8oz white chocolate melted and cooled (this is more than you'll need but you can always just let the extra white chocolate harden and use it for another recipe)
To put everything together (work as quickly as you can--you may need to refrigerate/freeze intermittently while you work to ensure that the mousse doesn't get too soft and things start to fall apart)
-First, slice each cake layer in half using a long serrated knife
-Next, lay one layer on your serving platter with the cut side facing up
-Using a pastry brush, brush the cooled vanilla sugar syrup on the layer evenly--don't drench it--just moisten it
-Add 1/3 of the while chocolate mousse on top of the bottom layer and spread evenly--or just let the weight of the next layer push it out over the layer...
-Repeat with the next 2 layers
-Add the last/top layer
-Wrap the cake in plastic wrap lightly and place in the freezer for at least 1 hour--mine was in there for a day...
-After the hour is up, remove the cake from the fridge/freezer and remove from the serving platter. -Place the cake on a cooling rack set over a cookie sheet and pour the cooled melted white chocolate over the cake and use an offset spatula to guide it/smooth it out and to scrape off any excess white chocolate from the cake
-Carefully place the cake back on the serving platter and back in the fridge/freezer until the chocolate is set
-Once the chocolate has set, remove the cake from the fridge/freezer and frost with the whipped cream
-Decorate as desired--or just leave plain
-Refrigerate until ready to eat
Wednesday, June 4, 2014
I could go on and on about how big of a pain in the ass making pie crust can be but this time it turned out pretty good so I just won't go there. Instead I'll remark on the ease at which these seem to disappear after they're introduced to a bunch of people at a barbeque and the joy it was to finally get some rhubarb and make something with it.
I've actually made 3 rhubarb desserts since it started showing up at the farmers market.
These hand pies, a rhubarb crisp and a white chocolate mousse tart that I screwed up and then had the gall to serve to my co-workers knowing that it was going to taste just so (my apologies for that to any of you that are going to or will read this).
All of this rhubarb madness got me thinking about why rhubarb is so popular as a dessert item. I mean, it's actually a vegetable.
I realize it isn't the first vegetable to be integrated within desserts-- which got me thinking more about things like zucchini bread and carrot cake.
What's the point of adding these otherwise healthy foods into not-so-healthy baked goods? It doesn't make the baked good any healthier.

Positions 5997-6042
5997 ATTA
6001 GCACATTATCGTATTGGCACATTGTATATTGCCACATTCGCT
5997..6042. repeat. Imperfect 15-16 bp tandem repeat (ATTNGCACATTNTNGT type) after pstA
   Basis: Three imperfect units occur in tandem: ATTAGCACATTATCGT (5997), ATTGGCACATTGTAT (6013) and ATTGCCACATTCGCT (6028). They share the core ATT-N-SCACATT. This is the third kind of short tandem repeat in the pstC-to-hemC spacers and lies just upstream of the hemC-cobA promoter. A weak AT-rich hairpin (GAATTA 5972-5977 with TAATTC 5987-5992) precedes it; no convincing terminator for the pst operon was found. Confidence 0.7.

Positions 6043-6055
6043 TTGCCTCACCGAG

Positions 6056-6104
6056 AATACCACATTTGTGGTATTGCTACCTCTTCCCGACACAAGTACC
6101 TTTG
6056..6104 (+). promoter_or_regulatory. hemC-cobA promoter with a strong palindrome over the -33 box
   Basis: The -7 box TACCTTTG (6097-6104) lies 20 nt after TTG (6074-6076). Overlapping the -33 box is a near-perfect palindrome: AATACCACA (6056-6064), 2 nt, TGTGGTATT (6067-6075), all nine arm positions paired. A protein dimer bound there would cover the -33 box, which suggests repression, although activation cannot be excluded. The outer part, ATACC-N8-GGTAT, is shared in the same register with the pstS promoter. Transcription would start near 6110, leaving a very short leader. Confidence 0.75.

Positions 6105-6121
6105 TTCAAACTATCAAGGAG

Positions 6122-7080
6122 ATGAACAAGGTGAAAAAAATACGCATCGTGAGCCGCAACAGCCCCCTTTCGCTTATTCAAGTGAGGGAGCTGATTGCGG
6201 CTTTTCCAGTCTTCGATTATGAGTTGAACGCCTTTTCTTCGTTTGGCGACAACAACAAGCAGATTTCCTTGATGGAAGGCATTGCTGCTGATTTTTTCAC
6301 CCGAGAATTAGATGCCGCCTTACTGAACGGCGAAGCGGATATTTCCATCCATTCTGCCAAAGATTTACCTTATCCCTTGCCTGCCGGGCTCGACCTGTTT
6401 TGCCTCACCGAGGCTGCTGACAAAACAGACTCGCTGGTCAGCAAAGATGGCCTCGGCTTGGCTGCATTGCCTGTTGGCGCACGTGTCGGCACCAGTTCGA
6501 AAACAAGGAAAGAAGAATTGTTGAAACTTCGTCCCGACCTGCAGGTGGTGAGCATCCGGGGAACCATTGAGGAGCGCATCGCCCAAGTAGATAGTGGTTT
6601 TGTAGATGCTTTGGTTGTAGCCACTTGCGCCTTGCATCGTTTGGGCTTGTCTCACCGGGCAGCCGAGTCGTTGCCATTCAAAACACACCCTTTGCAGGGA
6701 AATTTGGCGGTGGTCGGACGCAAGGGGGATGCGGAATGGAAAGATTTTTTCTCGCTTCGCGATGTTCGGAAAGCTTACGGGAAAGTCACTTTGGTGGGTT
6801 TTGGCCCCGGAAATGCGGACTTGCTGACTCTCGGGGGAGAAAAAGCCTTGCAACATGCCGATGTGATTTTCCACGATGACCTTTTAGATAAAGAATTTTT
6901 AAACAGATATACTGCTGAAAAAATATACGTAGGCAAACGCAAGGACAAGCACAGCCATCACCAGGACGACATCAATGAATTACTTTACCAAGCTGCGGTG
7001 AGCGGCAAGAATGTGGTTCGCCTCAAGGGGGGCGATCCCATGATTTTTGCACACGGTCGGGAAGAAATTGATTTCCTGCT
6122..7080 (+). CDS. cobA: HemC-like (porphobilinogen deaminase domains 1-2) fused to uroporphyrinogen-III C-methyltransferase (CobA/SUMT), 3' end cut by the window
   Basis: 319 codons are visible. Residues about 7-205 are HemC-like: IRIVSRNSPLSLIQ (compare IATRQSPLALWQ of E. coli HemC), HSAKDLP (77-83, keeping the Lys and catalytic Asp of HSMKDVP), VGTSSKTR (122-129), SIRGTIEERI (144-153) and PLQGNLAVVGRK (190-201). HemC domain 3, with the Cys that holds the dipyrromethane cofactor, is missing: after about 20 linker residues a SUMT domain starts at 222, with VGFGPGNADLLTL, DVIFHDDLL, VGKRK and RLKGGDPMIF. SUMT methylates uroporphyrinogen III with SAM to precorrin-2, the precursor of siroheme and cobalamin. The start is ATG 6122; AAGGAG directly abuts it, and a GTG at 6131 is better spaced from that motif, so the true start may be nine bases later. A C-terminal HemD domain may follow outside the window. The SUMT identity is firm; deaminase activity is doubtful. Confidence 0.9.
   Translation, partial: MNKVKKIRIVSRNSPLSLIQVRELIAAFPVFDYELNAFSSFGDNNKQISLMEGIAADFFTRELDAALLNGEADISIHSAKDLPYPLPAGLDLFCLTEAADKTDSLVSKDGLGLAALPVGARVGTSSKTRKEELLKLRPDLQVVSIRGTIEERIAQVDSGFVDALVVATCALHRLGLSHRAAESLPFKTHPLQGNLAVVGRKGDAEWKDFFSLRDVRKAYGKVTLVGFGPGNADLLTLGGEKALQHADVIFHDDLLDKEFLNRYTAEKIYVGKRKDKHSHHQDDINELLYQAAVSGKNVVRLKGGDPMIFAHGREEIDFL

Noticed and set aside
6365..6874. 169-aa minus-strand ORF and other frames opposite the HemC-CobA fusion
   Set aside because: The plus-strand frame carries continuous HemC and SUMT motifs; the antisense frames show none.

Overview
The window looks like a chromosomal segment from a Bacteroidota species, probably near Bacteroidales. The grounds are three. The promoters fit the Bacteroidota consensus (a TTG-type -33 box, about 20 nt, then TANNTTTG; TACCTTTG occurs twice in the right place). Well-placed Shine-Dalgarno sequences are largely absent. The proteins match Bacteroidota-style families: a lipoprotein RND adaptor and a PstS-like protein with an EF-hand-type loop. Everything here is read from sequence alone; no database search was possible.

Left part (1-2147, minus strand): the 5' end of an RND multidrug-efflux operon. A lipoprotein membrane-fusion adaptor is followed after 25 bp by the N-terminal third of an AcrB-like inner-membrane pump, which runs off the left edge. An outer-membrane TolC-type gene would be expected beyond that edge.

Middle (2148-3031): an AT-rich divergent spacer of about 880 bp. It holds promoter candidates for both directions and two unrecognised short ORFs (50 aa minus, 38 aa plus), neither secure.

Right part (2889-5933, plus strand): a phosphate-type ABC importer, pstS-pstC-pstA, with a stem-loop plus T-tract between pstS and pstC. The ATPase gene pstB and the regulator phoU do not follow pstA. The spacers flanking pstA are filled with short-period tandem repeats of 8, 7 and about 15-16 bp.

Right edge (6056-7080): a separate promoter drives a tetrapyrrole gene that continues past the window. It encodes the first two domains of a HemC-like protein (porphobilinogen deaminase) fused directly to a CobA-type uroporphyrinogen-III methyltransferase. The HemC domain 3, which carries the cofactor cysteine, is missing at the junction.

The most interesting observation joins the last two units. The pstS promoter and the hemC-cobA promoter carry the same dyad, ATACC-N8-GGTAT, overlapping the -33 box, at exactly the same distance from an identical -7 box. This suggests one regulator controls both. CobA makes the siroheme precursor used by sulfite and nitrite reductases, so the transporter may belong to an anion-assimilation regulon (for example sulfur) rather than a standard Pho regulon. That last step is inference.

And let's be honest, do we like carrot cake and zucchini bread and strawberry rhubarb pie because these things actually taste like the vegetables that get baked into them? Well, I kinda don't think so. I think that as long as we pile a bunch of sugar on top of anything it's eventually going to taste good.. I could pulse and mince up some broccoli and fold it into my chocolate cake batter and I bet it would still taste good as long as I put a lot of sugar in it. Right?
Well, maybe. Maybe not. I've never actually tried that and I could be wrong. Maybe my cake would taste like broccoli or maybe it would taste just like chocolate cake with some added green "texture". But what I do know is that I actually might be wrong about all of this because of these hand pies.
Yes yes, these hand pies have a good amount of sugar in them but it doesn't stop the one major characteristic of rhubarb from coming through which is its tartness. Rhubarb is tart and I think that as long as you don't overwhelm your recipe with sugar--and other spices/ingredients--you can find a great balance and that tart trait can shine through gracefully. In fact I think you could kick back the sugar amount even more and it would still be an amazing dessert that screamed rhubarb. There are tons of recipes that always combine it with strawberries--and for good reason--but I think that rhubarb deserves its day in the sun. These hand pies make the case for rhubarb. Make them. Savor them. Revel in the tartness that rhubarb embodies. This is the word of rhubarb.
For the pie crust:
Lately I've gone back to basics with pie crust (for a while I was using the Cooks Illustrated recipe that uses vodka--but the honeymoon is over with that one--it's just too soft to deal with). So, I've been using a real basic crust which I found on Saveur that has step by step instructions with pictures. You can use any pie crust recipe you wish but just make sure it is enough for what would be a top and bottom crust for a single 9" pie.
For the filling:
1lb rhubarb stalks with the ends trimmed and cut into half inch slices
3/4c (150g) granulated sugar
2tbsp corn starch
1tsp lemon extract
pinch of salt
-Place the rhubarb, sugar and corn starch into a large bowl and toss it all together until the rhubarb is well coated
-Place the mixture in a medium saucepan and place on the stove over medium-low heat for 15 minutes, covered. Then remove the cover and cook for another 10-15 minutes on medium heat until it is thick enough so that you can take a spoon and run it along the bottom of the pan and a trench quickly forms and then disappears.
-Remove from the heat and stir in the lemon extract and the salt
-Let cool completely. Also--courtesy of a tip from Deb at Smitten Kitchen because it is quicker--you can spread the mixture on a plate and place in the freezer until it is cool enough. It will thicken more as it cools.
1 large egg
coarse sugar or a cinnamon/sugar mixture (which is what I used) for sprinkling on top
-Preheat the oven to 400 F
-Roll out your chilled pie dough--1 disc at a time--on a well-floured surface--to somewhere between a 1/8-1/4" thick
-Using a pastry cutter or a pizza cutter, cut 3x3 inch squares. You could also probably use a 3" diameter biscuit or cookie cutter as well. I got somewhere between 15-18 (I made these a week ago so I can't remember now..) hand pies total out of this dough.
-Once you've matched up your squares with a top and a bottom, in a small bowl whisk the egg and water together well and using a pastry brush, brush the bottom of each hand pie with the egg wash
-Spoon about a teaspoon of the mixture (maybe a tiny bit more--my one criticism is that they could have had just a tad more filling) on each of the bottom squares.
-Place the top square over the bottom with the filling and lightly press the edges to seal
-Brush the top square with the egg wash and sprinkle the course sugar on top
-Place pies on a parchment paper or silicon lined baking sheet and bake for 15-20 minutes or until golden brown
-Remove from the oven and cool or eat warm